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Eucharist – 12th Sunday after Trinity 30th August

Submitted by on August 29, 2020 – 3:36 pm

Last week we read how Peter, alone amongst Christ’s disciples, was able (after a little prompting) to identify him as the long-awaited Messiah, and Son of the living God: yet today we begin with their being forbidden to tell anyone else – yet. Why?
Well, they’ve got a lot to learn. I dare say if you or I suddenly met our Saviour we’d want to rush round telling everybody: it’s only natural to want to share good news. But of course the story is only just beginning – Jesus has yet to teach them quite what it will take to save the world: his suffering, death and Resurrection. Of course, Matthew was writing with hindsight: he knows the answer beforehand. If the words tripped off Jesus’s tongue quite the way they do on the page it’s hardly a surprise that Peter should question it. He’s just found out “that’s GOD, that is! He can do anything – even save the world!” and is horrified to think his doing so might be prevented by death, and death (what’s more) at the hands of God’s servants. He exclaims “God forbid it!” – what a prayer! and the very opposite of what’s right. No sooner has Peter accepted Jesus as Christ, and been given his job supporting the church, than he thinks he can tell God-in-Christ what (and what not) to do:- becoming thereby like the very religious leaders Jesus has said would condemn him. No sooner has his name been changed to Peter (a rock) from Simon (which might mean “hearing” – as in “listener” – someone who does not tell but is told) , he is addressed as Satan: – the enemy of all that is good. The man who was to stand firm where he’s put (underneath) instead gets ahead of himself, and leads his Lord into temptation.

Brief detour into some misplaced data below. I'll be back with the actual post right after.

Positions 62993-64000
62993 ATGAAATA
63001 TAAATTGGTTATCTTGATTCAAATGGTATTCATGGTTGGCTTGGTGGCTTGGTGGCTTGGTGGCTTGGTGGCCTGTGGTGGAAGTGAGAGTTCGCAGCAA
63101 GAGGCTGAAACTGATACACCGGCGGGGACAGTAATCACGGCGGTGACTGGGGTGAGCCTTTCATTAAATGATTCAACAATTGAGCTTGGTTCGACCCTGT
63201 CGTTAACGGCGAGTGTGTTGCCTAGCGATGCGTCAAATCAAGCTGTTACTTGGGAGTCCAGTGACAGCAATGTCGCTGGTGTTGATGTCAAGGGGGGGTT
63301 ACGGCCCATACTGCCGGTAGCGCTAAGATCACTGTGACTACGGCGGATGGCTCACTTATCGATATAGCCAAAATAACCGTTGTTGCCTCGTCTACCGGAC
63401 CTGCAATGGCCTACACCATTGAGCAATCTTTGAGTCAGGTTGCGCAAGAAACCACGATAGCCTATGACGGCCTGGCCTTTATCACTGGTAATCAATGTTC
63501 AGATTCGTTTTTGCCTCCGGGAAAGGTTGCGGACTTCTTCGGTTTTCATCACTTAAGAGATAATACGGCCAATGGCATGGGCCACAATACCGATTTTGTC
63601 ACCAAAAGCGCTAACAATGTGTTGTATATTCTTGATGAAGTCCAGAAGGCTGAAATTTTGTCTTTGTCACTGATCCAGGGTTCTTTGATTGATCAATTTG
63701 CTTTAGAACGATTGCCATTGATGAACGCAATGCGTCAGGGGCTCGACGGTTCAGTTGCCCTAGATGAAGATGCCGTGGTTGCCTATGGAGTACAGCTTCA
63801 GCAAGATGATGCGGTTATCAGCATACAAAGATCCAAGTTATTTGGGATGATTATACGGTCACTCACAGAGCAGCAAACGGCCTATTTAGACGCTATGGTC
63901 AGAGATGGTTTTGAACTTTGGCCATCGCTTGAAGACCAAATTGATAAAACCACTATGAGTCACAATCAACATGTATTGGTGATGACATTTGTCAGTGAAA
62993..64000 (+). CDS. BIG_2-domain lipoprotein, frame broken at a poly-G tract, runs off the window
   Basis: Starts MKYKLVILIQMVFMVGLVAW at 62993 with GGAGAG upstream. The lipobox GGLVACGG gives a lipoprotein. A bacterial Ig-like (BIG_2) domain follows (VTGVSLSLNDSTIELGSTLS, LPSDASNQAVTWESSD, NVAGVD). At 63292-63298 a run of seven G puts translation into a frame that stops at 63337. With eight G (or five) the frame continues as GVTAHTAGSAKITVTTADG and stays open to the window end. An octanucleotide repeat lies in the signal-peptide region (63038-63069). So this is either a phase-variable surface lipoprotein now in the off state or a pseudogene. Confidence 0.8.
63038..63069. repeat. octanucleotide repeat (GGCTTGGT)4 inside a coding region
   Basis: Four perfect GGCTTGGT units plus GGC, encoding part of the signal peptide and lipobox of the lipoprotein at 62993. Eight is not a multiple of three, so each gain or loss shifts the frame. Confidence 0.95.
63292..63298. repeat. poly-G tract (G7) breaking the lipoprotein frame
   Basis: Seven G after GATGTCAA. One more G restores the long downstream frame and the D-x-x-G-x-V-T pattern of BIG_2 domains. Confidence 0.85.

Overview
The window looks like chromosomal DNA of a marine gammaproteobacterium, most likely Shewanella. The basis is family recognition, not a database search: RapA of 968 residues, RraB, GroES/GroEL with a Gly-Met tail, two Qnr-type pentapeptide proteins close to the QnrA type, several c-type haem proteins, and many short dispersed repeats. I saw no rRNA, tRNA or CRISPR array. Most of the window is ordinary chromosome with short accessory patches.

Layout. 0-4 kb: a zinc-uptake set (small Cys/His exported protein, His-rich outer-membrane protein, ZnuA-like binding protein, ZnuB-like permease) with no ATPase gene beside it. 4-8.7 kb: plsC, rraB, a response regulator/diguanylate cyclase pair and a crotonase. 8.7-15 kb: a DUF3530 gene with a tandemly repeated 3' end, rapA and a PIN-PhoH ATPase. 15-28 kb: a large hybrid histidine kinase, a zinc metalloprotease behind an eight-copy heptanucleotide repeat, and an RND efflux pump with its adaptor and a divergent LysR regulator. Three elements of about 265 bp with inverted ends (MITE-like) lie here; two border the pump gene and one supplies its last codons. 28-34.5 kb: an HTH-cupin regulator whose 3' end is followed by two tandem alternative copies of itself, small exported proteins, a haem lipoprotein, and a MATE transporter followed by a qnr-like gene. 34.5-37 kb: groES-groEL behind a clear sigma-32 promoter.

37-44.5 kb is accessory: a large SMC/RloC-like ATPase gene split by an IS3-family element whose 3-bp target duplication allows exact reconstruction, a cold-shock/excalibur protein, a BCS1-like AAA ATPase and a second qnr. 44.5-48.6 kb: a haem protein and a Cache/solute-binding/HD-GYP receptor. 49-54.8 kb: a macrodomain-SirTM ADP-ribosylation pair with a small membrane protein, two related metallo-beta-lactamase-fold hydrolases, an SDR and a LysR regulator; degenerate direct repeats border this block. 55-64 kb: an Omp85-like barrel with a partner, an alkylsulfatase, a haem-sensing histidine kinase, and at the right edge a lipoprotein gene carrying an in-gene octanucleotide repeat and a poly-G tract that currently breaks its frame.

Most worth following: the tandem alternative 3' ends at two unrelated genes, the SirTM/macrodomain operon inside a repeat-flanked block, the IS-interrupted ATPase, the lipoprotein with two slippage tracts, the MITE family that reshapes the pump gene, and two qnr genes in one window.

Jesus replies sharply, yet helpfully. He puts Peter, literally, back in his place: he doesn’t give him the sack. The rock may have become a stumbling block – a loose stone to trip over – but if he can only remember what he just learned, that Jesus is truly divine, and focus on that, and that only, there may be hope for him yet. \\ So, Jesus addresses the group. “If anyone” (he says) wants to become my follower” (which perhaps they thought they already were) “let him take up their cross, and follow me”. They’ve got to back him up, to the bitter end, which it will be – and each in their own particular, yet related, way. Too late now the cat’s out of the bag on his Messiahship: it can’t be denied, now, but only things contrary to it – such as their selves, if they carry on life as they used to. What else can they do, now they know him, but change? What’s the point counting the cost, if it’s all beyond price? Faced with that anyone might give up hope of being up to the job. No-one can be – Christ is unique. And trying to be like him will certainly fail, being false to the person, yourself, he loves and will save. It’s utterly beyond us: but not (of course) beyond him.
Therefore he gives us his promise. The Son of Man(he says, = me) will come with the angels in his Father’s glory, and repay the infinite cost of discipleship. There’s only one choice – so choose it! Death will be nothing, since all time will stop, and all moments be “now”, truly present. Life, in all its fullness: his kingdom come.